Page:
The reason this is a problem for Saxton's assumption of a super-trench and the adjusted conclusion that comes from it is twofold.   First, as mentioned, he needs very high super-trench walls to totally obscure the existence of the visible trench . . . and the higher the walls are, the taller the super-trench must be.  Second, the taller his super-trench gets, the taller the Death Star must become to account for it, and thus the greater the Death Star's diameter must be.  The trench we can see and measure produces a 270km Death Star . . . a "super-trench" no less than four times that big (in keeping with the canon visuals above) would require a Death Star of almost 1100 kilometers diameter.  And, in reality, given that we cannot see the super-trench in the side-view of Vader's shuttle docking, and given that it must have high walls, the super-trench would have to be even taller . . . which would drive up the Death Star size ridiculously, and the size of Endor along with it.

Thus, the 270km Death Star idea has the virtue of canonical backing (even though, as Sarli has demonstrated, it's still wrong), unlike the fudge of the non-existent super-trench that expands the Death Star even beyond Saxton's estimate. 

The Endor Issues

There are some issues regarding such values for the second Death Star, and both revolve around the moon which it orbited.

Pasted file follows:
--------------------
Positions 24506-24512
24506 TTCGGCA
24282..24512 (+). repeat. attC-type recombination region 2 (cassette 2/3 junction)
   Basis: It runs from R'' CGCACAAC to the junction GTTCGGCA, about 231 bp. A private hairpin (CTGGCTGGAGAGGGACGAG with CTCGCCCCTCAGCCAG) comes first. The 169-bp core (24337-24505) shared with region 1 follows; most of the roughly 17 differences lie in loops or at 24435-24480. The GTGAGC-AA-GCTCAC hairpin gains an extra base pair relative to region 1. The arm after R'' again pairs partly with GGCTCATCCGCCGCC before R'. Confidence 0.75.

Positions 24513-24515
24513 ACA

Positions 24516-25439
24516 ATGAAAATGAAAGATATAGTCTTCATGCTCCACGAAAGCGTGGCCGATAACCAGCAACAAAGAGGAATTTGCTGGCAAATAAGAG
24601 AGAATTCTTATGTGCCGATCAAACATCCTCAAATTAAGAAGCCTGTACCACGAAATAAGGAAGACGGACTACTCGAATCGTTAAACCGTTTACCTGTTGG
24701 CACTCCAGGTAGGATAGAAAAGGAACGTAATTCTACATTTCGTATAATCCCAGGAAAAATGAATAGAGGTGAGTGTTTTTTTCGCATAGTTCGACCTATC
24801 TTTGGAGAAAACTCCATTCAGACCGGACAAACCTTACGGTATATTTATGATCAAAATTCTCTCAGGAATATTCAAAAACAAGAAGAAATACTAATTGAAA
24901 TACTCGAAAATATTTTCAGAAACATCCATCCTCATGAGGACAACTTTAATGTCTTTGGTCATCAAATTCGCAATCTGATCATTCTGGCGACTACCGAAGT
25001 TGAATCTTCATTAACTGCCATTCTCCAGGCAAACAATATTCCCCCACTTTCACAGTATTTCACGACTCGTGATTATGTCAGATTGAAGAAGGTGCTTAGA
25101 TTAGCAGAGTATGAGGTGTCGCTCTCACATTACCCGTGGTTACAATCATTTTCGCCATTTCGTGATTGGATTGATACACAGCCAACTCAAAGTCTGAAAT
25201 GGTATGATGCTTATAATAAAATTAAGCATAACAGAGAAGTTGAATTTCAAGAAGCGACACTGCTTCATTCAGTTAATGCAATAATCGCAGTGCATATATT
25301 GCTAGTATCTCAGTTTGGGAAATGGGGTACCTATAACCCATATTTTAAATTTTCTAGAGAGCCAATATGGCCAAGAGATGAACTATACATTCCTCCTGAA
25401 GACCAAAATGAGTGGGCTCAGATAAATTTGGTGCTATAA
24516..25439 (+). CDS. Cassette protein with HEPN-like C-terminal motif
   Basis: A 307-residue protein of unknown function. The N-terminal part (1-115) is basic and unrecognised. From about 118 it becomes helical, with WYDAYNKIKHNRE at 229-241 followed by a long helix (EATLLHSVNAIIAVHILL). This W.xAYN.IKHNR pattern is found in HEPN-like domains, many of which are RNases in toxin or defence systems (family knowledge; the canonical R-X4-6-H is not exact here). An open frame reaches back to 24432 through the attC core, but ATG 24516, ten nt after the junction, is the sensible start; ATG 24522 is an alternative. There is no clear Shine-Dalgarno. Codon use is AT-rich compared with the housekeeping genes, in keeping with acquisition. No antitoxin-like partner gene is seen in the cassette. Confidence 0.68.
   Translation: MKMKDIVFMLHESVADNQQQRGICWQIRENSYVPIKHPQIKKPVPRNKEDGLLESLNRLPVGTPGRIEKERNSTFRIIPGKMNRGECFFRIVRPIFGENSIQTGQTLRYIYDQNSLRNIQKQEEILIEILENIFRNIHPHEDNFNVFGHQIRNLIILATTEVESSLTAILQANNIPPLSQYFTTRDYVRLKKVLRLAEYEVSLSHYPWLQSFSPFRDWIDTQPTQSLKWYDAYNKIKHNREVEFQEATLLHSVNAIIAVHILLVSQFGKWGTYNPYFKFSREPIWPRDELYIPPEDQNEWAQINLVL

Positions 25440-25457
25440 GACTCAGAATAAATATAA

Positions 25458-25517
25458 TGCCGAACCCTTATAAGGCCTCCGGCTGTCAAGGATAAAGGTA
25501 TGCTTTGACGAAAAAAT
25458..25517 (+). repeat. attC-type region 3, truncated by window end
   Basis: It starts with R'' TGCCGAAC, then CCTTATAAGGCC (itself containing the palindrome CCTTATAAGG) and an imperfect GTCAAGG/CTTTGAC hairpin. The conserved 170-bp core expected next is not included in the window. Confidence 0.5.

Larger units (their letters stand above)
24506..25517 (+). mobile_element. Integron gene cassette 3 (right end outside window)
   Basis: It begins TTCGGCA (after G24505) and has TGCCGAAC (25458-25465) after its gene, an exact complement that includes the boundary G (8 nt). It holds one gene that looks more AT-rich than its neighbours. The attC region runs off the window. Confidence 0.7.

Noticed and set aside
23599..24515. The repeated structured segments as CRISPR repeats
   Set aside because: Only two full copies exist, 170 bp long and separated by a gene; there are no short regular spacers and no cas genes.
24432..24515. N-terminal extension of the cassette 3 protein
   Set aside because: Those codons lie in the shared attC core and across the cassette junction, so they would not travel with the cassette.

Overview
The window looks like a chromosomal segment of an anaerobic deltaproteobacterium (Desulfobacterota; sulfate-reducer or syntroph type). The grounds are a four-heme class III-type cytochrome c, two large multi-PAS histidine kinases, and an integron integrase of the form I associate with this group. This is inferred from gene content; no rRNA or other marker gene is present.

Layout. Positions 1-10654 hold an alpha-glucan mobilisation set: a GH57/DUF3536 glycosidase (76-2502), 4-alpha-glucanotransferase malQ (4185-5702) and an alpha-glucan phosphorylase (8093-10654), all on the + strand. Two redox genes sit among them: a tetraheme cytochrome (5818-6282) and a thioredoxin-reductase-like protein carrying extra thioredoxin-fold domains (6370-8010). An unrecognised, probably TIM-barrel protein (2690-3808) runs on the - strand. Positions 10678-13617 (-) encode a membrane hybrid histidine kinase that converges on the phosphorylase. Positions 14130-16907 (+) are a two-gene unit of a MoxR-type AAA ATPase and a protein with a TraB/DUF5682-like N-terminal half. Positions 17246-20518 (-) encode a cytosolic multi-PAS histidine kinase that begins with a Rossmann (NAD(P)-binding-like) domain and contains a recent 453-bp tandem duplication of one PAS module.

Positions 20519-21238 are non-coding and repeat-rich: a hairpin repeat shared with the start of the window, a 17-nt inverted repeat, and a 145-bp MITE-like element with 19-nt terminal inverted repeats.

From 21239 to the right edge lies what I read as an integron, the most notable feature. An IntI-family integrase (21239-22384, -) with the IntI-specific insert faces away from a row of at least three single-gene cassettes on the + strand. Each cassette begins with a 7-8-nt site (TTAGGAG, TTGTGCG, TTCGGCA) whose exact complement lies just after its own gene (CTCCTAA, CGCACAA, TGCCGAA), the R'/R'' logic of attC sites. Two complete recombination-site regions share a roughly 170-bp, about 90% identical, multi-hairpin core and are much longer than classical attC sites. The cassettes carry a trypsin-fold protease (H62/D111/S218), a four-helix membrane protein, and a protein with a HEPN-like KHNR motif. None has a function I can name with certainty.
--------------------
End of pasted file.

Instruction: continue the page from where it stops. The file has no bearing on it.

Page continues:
1.  The Hyperspace Exit Shot

Endor is commonly assumed to be Earth-sized or thereabouts.  As seen below, the Death Star is quite visible with Endor as its backdrop.

I scale Endor to be approximately 11.1 times the width of the Death Star in this image . . . Saxton's value is 11.5 times, and assuming his source was of higher quality than my own (in which the Death Star is only about 9 hazy pixels wide, and thus rather indistinct for this purpose), then 11.5 is the value I shall use, as well.  If Endor were the size of Earth (12,756km), the Death Star would have to be more than 1,100 kilometers in size. Since the scaling based on the film appears sound and the novel statement is virtually inviolable, either (1) the assumption of an Earth-sized Endor simply does not follow, or (2) there is some sort of visual distortion in effect in the image above (the fleet was moving out of hyperspace at the time).

Let's take a look at both options.

1.  A smaller Endor: